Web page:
Brian Raftopoulos, Tsuneo Yoshikuni, eds. Sites of Struggle: Essays in Zimbabwe's Urban History. Oxford, England: Weaver Press, 1999. vii + 279 pp. $24.95/Â£14.95 (paper), ISBN 978-0-7974-1984-1.
Reviewed by Elaine Windrich (Stanford University )
Published on H-SAfrica (September, 2000)
The idea for this book emerged at a Zimbabwe Research Day conference on Urban History organised by Zimbabwe's foremost historian, Terence Ranger, in June 1994. After the conference, the editors of this volume proceeded to gather together the scattered but growing body of work being done on Zimbabwe's urban history with a view to displaying its diversity and vitality. That this was a welcome and long overdue task was confirmed in Ranger's review of Africa's Urban Past, edited by David Anderson and Richard Rathbone (Oxford: James Currey, 2000) in which he wrote that it was "a salutory shock" to discover that southern Africa was represented in only two of the seventeen chapters and neither of them (on Durban and Cape Town) were "in the political economy or social history mode." Since he himself had turned, "belatedly," to urban history, he had searched the literature on southern Africa for a "context" for his forthcoming social history of Bulawayo. Most of these sources, however, were studies of South African towns or cities and were derived from a South African historiography dating back to the 1980s in which the social history of urbanisation featured prominently. In contrast, Zimbabwean historiography has only recently been enriched by "the first published fruits of a long, if silent, tradition of Zimbabwean urban scholarship", including "the invaluable collection of essays" which is the subject of this review (African Affairs 99, 396 July 2000: p. 467).
The study of urban history in Zimbabwe, as the editors explained in their introductory essay, brings into focus a wide array of subjects: "the space created for different groups of Africans at different periods of the urbanisation process; the contradictory responses of the colonial state to the problem of the stabilisation and reproduction of labour; the relationship between ethnicity, the labour process and differential relations to rural production processes, the effects of rural-urban linkages on labour organisation and on the broader struggles for the imagining of national identity; the effects of regional labour supplies on urban structures and forms of urban organisation; the struggles over the mapping of the city along racial, class and gender lines; and finally, the gendered nature of the colonial city and urban struggles" (pp. 1-2). These concerns constitute the subject matter of the dozen or so essays in this volume; and the somewhat lengthy quotation listing them provides a fairly typical example of the vocabulary and style of writing if the authors.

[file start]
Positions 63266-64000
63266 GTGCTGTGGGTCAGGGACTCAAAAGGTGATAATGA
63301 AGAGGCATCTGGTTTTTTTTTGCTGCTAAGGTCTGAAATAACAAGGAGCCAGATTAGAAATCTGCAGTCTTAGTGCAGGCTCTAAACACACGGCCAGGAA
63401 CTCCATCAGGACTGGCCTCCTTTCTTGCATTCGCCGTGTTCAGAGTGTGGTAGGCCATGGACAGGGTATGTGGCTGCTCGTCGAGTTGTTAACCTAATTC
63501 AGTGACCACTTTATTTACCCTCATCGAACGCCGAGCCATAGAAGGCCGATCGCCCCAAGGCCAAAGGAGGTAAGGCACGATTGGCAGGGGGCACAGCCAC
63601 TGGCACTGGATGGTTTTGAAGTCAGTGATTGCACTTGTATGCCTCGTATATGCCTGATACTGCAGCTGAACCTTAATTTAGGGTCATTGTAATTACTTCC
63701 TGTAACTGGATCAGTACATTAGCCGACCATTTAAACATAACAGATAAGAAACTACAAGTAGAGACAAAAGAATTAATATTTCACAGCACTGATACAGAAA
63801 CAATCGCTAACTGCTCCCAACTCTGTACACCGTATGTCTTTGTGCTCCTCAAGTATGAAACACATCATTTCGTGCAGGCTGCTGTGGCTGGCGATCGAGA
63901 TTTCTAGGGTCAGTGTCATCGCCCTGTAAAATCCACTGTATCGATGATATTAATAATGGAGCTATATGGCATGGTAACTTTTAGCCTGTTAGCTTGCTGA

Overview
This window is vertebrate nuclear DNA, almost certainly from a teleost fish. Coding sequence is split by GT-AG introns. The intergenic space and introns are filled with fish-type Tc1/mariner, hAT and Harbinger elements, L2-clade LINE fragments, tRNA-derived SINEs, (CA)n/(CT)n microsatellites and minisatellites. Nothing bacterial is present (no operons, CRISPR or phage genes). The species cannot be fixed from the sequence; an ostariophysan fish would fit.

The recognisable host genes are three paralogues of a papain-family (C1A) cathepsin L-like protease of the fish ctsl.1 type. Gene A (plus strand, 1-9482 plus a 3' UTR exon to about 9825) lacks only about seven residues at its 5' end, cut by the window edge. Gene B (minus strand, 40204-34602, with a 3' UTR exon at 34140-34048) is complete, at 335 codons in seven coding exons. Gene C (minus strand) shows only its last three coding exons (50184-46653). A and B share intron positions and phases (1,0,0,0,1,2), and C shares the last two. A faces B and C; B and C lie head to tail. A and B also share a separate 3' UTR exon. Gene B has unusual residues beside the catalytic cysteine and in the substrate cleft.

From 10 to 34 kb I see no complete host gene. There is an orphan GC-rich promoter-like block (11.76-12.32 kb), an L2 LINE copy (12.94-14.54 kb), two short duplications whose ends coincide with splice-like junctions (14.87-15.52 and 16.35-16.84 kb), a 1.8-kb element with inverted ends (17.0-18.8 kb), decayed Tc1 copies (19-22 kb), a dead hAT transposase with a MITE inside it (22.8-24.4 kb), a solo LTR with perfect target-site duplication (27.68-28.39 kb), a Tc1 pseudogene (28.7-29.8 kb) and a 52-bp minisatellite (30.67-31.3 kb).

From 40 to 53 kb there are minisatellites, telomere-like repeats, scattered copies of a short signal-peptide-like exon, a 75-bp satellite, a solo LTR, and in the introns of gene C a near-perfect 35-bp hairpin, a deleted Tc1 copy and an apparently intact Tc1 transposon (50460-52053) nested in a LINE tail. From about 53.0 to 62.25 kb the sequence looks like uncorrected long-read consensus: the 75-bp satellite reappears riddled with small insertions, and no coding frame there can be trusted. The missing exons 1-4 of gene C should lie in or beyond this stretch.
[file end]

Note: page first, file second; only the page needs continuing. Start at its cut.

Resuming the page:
Among the contributors to this volume, Raftopoulos would appear to be the only Zimbabwean, the others presumably being British, South African, Danish, Swedish, Japenese or American. But several of the authors have previously studied for a degree, engaged in research or taught courses at the University of Zimbabwe, including its affiliated Institute of Development Studies. Both of the editors have also contributed essays reflecting their own research interests: Raftopoulos on labour and African nationalism between Federation and the UDI and Yoshikuni on the influence of town-country relations on African urban history before 1957.
Other aspects of Zimbabwe's urban history were undertaken by Richard Parry, who wrote on class and culture in Salisbury from 1892 to 1955; Stephen Thornton, on an emerging petty-bourgeoisie in Bulawayo between 1893 and 1933; Timothy Scarnecchia on the mapping of respectability and African residential space; Jon Lunn on the general strike of 1948; Patrick Bond on capital flows in colonial Harare; Carl Hallencreutz on religion in the city; Preben Kaarsholm on culture and politics in Bulawayo; Teresa Barnes on the urbanisation of African women from 1930 to 1944; and John Pape on domestic workers in the liberation struggle.
With Terence Ranger now based at the University of Zimbabwe, many more informative volumes on this subject can be confidently predicted to follow. More coverage of education, literacy and the media available in the urban areas would be welcome additions to this splendid collection.
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Elaine Windrich. Review of Raftopoulos, Brian; Yoshikuni, Tsuneo, eds., Sites of Struggle: Essays in Zimbabwe's Urban History.
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